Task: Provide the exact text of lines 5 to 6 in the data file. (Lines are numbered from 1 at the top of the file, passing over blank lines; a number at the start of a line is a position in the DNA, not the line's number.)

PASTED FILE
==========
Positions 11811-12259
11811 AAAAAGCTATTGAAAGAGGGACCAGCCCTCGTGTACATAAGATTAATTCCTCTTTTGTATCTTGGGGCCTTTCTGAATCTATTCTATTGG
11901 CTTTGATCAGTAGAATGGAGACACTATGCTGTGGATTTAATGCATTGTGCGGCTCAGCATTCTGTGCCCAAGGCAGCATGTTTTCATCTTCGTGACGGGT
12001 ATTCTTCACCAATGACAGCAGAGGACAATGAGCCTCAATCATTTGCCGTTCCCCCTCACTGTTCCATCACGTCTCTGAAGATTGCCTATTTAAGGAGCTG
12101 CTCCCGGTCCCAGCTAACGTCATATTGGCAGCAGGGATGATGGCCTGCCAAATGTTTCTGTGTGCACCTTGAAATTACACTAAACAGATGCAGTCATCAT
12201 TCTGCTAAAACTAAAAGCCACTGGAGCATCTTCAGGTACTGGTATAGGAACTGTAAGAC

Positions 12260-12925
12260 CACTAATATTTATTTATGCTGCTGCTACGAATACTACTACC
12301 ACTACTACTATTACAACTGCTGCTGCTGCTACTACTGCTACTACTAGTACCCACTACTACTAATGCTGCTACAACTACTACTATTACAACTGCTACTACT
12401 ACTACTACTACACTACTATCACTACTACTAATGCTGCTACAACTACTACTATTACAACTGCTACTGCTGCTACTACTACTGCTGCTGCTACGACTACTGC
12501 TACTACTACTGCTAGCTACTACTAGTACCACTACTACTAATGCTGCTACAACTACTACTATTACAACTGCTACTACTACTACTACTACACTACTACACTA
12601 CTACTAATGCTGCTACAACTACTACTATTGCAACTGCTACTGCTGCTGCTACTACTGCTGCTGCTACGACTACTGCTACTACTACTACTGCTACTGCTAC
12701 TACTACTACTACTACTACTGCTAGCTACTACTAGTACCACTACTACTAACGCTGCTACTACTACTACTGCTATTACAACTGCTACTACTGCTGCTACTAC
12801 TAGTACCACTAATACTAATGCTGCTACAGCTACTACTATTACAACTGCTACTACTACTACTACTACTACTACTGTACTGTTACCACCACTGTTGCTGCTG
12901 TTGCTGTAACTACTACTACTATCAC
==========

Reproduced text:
12101 CTCCCGGTCCCAGCTAACGTCATATTGGCAGCAGGGATGATGGCCTGCCAAATGTTTCTGTGTGCACCTTGAAATTACACTAAACAGATGCAGTCATCAT
12201 TCTGCTAAAACTAAAAGCCACTGGAGCATCTTCAGGTACTGGTATAGGAACTGTAAGAC